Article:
“We recognize the significant investment your companies made to launch 5G C-band service, and the importance of expanding 5G service for the American economy,” a letter from the two officials reads. “At the same time, absent further action, the economic stakes for the aviation industry and the disruptions the traveling public would face from commercial launch of C-Band service on Jan. 5 are significant, particularly with the ongoing stress and uncertainty caused by the coronavirus pandemic. Accordingly, we seek to build on our productive discussions by offering the attached proposal as a near-term solution for advancing the co-existence of 5G deployment in the C-Band and safe flight operations.”
The letter said that under the framework in the proposal, commercial C-band service would begin as planned in January with certain exceptions around priority airports. The FAA and the aviation industry would identify priority airports where a buffer zone would permit aviation operations to continue safely while the FAA completes its assessments of the interference potential around those airports, the letter reads.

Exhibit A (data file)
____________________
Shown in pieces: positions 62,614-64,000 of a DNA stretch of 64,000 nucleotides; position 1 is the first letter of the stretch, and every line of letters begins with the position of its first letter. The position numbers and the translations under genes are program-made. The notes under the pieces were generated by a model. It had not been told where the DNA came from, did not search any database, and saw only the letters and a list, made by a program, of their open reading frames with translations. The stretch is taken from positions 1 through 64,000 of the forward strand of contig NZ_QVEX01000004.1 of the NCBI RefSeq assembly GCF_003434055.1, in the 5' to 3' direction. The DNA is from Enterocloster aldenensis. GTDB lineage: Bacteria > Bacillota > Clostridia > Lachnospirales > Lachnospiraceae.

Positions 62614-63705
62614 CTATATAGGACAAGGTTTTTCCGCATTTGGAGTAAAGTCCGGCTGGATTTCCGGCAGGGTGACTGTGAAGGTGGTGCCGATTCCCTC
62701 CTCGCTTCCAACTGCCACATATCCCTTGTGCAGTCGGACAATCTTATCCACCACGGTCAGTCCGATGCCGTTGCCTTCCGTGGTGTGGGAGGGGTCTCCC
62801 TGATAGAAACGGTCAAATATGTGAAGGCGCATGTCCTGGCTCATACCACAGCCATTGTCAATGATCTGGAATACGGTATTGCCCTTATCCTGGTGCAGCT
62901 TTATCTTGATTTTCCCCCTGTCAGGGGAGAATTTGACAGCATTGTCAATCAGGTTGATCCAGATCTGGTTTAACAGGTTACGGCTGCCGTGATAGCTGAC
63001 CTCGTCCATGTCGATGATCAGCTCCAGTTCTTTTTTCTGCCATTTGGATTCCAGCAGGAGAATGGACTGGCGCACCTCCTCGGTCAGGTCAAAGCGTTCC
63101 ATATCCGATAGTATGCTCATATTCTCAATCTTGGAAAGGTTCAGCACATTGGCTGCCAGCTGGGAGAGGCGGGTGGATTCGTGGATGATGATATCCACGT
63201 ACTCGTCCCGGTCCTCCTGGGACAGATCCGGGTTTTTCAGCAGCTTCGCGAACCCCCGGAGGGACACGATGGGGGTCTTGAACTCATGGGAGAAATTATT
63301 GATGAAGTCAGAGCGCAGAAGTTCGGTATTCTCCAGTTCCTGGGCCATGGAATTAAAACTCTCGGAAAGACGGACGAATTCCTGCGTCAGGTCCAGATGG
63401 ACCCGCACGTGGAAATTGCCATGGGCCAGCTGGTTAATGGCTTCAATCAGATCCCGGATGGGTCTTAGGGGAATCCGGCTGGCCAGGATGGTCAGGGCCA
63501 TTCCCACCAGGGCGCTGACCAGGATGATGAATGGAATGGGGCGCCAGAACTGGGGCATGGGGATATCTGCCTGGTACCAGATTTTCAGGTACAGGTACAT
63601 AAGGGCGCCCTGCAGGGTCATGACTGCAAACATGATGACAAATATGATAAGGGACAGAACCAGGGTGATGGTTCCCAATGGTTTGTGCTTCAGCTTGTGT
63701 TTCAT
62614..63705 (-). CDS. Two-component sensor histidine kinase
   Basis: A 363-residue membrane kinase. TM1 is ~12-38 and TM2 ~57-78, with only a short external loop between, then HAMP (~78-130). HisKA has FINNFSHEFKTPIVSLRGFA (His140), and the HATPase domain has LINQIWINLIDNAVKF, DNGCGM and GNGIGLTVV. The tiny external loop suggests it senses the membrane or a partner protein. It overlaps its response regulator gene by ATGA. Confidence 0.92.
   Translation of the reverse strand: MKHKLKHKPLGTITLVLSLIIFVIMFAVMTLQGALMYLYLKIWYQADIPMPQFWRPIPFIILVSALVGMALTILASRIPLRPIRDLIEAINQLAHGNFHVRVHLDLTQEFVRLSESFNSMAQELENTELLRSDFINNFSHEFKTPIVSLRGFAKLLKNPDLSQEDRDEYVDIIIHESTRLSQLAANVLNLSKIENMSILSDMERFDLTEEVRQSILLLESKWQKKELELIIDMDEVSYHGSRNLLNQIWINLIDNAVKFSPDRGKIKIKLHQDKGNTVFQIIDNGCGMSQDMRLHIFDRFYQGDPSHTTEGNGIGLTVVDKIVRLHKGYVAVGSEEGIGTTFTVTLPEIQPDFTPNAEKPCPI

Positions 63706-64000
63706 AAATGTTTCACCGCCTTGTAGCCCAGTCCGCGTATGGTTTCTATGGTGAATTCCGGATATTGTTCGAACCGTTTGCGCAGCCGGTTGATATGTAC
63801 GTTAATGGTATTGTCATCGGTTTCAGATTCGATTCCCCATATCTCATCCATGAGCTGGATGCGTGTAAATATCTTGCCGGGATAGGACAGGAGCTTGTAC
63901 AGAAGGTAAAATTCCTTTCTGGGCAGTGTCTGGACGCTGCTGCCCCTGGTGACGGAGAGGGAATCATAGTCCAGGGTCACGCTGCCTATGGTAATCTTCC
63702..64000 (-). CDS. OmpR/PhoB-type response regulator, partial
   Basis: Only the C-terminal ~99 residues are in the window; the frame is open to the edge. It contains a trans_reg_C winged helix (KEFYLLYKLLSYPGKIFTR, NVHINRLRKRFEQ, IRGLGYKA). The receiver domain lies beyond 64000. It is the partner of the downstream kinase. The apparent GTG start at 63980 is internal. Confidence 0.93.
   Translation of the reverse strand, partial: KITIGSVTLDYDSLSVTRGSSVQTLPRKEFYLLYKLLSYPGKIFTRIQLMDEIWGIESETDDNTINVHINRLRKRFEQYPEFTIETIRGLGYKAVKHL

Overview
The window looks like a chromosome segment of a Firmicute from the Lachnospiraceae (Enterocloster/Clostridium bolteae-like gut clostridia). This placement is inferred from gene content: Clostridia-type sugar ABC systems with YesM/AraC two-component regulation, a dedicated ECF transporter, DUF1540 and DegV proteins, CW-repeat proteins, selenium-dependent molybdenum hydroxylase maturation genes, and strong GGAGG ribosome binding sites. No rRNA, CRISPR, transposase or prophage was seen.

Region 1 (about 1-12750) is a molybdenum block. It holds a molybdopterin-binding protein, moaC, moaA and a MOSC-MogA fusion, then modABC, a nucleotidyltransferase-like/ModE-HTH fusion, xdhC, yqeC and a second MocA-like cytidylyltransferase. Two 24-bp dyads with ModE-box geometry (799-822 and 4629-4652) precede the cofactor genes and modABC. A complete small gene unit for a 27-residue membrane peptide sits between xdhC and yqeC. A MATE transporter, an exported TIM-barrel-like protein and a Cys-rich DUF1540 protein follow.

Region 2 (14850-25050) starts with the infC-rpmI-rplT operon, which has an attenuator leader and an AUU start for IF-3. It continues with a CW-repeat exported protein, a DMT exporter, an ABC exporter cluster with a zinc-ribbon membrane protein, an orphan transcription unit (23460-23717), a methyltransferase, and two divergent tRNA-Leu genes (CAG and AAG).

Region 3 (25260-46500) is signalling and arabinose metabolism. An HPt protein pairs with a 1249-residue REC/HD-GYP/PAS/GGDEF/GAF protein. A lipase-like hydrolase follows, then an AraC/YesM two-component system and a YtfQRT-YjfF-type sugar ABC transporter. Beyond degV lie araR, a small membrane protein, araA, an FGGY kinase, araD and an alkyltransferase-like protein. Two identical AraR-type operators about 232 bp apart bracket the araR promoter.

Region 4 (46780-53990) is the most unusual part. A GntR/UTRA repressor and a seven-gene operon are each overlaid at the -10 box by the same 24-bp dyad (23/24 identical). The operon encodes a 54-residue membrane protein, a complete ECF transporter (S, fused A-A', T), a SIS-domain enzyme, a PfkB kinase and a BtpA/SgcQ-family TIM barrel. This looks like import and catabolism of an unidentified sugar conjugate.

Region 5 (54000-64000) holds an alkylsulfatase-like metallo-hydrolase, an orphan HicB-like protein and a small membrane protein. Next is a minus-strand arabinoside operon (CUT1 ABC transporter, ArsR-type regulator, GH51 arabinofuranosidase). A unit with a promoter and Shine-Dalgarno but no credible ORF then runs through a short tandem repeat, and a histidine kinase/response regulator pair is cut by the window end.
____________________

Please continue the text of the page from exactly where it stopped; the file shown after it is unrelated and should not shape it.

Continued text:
“Our goal would then be to identify mitigations for all priority airports that will enable the majority of large commercial aircraft to operate safely in all conditions,” the officials said. “This will allow for 5G C-band to deploy around these priority airports on a rolling basis, such that C-Band planned locations will be activated by the end of March 2022, barring unforeseen technical challenges or new safety concerns. Meanwhile, the FAA will safely expedite the approvals of Alternate Means of Compliance (AMOCs) for operators with high-performing radio altimeters to operate at those airports.”